In that regard, teaching stands apart from other parts of the job’s three parts. Research may be vulnerable but it’s not intimate in the same way. Writing a paper, coding, developing charts, even wrangling a literature review—these are either solitary activities or divided among a team that is likely to be (at least in my discipline) truly collegial, or at least civil. Even submitting for publication, which is pretty vulnerable, is not intimate: you don’t see your reviewers (which is good for crime statistics), and ultimately it’s not you that’s judged but your work. Service may be annoying but it’s rarely intimate—just a chore.
But teaching? Teaching involves one’s personality more directly. Not a few times, I’ve felt like a boy, standing in front of a class, asking them to love rational-choice theory. Or OLS estimation. Or critical approaches to the study of foreign policy. Or whatever. It doesn’t matter. As John Locke might say, once I’ve mixed my labor with the syllabus and lecture notes, the subject has become mine—and once I’m delivering that lecture, I’m putting my work out there in front of an audience whose acceptance, rejection, or crushing indifference gets delivered in real time.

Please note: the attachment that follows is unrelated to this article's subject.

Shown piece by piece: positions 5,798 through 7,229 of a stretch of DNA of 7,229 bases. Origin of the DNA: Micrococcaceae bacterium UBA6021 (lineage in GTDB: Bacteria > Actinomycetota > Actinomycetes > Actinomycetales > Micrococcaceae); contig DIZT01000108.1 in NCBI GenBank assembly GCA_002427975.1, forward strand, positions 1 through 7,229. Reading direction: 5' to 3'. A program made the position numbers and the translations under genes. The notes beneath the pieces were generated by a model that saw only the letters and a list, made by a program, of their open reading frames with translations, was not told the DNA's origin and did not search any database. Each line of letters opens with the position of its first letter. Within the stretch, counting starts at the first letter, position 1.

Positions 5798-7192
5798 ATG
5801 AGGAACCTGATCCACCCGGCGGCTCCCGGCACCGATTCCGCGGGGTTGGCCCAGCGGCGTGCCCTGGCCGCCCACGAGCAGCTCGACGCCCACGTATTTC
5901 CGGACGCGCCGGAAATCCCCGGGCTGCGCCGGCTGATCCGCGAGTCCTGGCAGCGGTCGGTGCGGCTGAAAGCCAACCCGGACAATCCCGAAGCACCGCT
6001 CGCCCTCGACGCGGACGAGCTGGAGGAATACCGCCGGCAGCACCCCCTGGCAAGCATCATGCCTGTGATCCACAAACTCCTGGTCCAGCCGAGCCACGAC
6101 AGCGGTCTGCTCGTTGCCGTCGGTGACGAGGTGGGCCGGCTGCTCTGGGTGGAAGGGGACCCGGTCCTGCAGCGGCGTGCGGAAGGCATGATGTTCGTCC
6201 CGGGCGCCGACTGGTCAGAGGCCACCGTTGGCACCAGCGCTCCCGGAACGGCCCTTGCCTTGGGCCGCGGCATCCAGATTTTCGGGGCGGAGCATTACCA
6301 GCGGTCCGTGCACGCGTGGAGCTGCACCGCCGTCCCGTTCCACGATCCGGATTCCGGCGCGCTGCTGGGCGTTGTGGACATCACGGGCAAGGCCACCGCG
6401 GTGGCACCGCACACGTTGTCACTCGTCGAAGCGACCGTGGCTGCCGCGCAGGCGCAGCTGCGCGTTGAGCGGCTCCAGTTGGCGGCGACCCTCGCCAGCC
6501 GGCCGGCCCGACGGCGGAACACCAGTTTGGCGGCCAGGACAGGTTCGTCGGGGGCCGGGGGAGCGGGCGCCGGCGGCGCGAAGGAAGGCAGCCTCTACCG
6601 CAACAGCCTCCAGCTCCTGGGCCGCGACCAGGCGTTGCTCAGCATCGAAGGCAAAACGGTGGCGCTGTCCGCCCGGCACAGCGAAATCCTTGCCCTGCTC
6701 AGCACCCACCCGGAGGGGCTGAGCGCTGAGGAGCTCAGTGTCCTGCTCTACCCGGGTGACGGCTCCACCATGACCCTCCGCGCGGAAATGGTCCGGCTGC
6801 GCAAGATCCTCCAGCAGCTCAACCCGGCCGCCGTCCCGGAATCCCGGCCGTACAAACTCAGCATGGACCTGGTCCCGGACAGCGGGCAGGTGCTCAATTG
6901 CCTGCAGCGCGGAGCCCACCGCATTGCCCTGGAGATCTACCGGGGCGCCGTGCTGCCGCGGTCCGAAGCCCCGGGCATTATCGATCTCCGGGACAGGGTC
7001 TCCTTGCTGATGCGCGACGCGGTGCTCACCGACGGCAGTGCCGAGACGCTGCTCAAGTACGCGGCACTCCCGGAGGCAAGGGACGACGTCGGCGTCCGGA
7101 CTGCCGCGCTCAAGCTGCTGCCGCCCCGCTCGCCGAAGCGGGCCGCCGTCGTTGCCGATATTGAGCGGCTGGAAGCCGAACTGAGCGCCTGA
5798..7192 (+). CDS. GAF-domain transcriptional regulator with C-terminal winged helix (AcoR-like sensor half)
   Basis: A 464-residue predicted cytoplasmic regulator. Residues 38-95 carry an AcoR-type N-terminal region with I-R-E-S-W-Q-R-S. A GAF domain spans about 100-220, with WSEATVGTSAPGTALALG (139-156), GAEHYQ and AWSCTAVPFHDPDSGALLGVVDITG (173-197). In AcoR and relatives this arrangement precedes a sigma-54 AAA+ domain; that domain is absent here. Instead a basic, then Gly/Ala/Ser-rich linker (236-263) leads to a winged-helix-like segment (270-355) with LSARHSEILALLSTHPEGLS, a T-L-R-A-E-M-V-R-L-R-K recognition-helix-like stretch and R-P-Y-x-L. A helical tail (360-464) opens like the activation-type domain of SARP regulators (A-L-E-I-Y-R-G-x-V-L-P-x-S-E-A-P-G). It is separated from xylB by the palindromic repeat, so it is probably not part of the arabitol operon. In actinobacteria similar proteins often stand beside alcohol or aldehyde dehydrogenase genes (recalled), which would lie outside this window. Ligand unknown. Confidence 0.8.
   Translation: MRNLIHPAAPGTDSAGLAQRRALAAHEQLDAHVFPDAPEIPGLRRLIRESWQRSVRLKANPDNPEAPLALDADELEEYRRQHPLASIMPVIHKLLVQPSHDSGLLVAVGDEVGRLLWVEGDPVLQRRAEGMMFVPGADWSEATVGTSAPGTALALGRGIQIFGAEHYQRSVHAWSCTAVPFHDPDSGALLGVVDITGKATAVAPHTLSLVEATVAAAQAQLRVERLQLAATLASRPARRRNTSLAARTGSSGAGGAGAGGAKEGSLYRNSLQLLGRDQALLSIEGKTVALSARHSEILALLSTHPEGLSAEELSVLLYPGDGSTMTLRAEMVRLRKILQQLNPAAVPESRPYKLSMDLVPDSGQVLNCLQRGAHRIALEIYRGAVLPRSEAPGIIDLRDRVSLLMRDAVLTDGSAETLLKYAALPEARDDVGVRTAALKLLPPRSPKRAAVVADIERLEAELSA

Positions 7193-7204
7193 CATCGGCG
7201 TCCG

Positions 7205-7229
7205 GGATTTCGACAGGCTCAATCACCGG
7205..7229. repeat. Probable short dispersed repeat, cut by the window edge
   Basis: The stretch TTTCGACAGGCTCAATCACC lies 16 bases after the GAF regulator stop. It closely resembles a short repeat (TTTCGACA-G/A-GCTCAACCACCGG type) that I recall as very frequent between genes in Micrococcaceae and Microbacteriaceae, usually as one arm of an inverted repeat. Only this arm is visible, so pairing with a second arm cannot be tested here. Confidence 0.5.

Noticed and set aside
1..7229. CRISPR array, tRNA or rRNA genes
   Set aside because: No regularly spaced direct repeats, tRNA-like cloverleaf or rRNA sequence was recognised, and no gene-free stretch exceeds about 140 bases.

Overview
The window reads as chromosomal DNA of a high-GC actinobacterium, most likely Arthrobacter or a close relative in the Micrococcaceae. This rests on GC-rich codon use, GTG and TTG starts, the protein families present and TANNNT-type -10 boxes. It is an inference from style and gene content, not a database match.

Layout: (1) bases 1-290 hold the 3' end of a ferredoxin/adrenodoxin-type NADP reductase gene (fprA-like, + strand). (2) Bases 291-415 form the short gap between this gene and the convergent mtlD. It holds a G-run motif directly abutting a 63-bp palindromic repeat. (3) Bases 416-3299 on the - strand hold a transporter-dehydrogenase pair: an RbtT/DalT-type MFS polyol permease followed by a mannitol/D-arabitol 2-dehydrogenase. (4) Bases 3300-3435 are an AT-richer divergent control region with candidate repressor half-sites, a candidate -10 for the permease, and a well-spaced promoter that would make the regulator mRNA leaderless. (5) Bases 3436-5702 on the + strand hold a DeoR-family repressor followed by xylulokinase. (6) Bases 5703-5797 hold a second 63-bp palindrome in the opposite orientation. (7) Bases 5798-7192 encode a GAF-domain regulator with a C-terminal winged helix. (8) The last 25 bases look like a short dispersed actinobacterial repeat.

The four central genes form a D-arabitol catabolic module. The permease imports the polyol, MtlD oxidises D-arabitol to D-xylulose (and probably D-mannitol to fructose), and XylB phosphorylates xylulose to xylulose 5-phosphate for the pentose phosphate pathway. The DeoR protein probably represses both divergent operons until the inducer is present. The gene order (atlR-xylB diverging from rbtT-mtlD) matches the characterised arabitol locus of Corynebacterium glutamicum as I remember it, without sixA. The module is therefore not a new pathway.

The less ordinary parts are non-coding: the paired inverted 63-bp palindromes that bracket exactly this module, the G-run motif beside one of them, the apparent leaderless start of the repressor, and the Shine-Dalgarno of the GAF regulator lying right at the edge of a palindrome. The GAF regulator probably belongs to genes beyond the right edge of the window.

Teaching a course—25 or so lectures delivered to the same audience—can be exhausting if it’s going poorly. Partly, that’s because of the David S. Pumpkins Rule: some percentage of everything is going to become repetitive and tiresome:
Kate: How much David Pumpkins is in this?
Mark: Um, 73 out of 100 floors.
Beck: Why did you go all in on David Pumpkins?
Mark: Ay, look! It’s 100 floors of frights. They’re not all going to be winners.